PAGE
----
The Green Room will be hosted by media commentator Russel Brown, and will feature Green Co-leaders Metiria Turei and Russel Norman responding to the debate live, along with comment from thought leaders and commentators. ‘The Green Room’ 6pm – 8.30pm...
    The Daily Blog | 28-08
  • How many taxpayer funded staff does John Key need to prepare for a Leaders ...
    John Key is currently at the Auckland Stamford Plaza with 40 staff, 4 undercover police cars and an entire floor booked out in preparation for tonights Leader’s debate. Isn’t 40 staff including coms, flown up to Auckland for a debate...
    The Daily Blog | 28-08
  • A brief word on National Party Rodney MP, Mark Mitchell
    MP considers legal action against Nicky HagerThe National MP says he is considering taking a defamation case after the September 20 election.“Someone needs to be held accountable,” he said. Oh really champ? Brothers and sisters, there is a long way...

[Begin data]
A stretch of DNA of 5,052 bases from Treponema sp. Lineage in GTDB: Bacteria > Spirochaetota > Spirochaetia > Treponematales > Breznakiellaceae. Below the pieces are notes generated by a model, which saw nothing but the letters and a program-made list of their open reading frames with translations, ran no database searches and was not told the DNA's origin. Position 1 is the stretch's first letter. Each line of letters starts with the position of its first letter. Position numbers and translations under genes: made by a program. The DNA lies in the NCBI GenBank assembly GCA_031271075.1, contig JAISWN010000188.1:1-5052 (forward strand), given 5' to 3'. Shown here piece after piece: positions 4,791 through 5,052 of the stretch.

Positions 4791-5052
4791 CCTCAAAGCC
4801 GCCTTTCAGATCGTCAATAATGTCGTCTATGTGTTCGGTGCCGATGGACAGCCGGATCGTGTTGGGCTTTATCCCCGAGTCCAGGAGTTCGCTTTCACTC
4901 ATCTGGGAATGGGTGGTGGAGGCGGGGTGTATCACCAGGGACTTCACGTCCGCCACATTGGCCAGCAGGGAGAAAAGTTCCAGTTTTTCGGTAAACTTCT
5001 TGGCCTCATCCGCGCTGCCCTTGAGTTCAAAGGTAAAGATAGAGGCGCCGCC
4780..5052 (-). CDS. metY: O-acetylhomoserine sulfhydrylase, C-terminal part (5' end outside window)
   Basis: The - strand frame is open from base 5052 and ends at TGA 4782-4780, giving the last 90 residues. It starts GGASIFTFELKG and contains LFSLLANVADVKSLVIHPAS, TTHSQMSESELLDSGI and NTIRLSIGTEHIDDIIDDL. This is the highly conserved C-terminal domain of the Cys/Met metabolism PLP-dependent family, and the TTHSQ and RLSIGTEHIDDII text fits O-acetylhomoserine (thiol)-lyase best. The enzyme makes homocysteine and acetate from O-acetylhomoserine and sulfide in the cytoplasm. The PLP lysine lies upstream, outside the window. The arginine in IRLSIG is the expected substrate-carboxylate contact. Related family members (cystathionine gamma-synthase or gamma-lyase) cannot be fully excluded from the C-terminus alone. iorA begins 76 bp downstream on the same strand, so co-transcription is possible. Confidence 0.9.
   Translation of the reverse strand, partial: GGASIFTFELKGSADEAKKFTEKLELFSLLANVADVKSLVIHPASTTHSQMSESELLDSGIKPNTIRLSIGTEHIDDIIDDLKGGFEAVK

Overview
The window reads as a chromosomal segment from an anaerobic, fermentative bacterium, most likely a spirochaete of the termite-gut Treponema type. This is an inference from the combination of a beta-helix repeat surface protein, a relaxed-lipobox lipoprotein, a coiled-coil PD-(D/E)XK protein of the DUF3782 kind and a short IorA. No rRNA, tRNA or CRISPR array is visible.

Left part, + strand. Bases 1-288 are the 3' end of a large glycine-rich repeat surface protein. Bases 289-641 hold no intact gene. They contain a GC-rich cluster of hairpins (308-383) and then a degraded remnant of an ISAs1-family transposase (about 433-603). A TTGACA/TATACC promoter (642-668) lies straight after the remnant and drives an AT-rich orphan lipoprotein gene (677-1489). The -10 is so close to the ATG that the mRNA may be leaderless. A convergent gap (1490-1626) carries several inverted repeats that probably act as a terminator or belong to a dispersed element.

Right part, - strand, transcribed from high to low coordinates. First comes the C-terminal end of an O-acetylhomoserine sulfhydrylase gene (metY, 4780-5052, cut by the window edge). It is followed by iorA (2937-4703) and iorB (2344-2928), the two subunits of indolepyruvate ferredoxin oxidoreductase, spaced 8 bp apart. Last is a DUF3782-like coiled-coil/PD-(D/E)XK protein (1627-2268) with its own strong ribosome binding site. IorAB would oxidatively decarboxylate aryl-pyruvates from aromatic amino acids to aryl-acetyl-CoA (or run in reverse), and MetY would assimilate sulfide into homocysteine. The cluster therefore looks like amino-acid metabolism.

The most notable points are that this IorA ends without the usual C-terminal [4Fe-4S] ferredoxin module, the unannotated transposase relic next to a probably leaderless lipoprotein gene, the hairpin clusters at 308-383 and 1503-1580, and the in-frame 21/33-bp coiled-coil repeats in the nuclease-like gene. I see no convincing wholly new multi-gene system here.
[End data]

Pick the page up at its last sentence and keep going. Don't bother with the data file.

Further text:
The Daily Blog | 28-08
  • Greens advertise on Whaleoil – but not on The Daily Blog?
    PaknSave have shown ethical compass and blocked adverts on Whaleoil, yet the Greens are advertising on Whaleoil, and not The Daily Blog? I would imagine there are far more potential Green voters on The Daily Blog then ever are on...
    The Daily Blog | 28-08
  • It’s about the stupid economy stupid
    In focus group meetings, the sleepy hobbits of NZ by a staggering amount all believe that National are better economic stewards of the country than Labour, that’s why, instead of answering questions about blackmailing MPs, trawling brothels for dirt on...
    The Daily Blog | 28-08
  • Labour Policy vs National Policy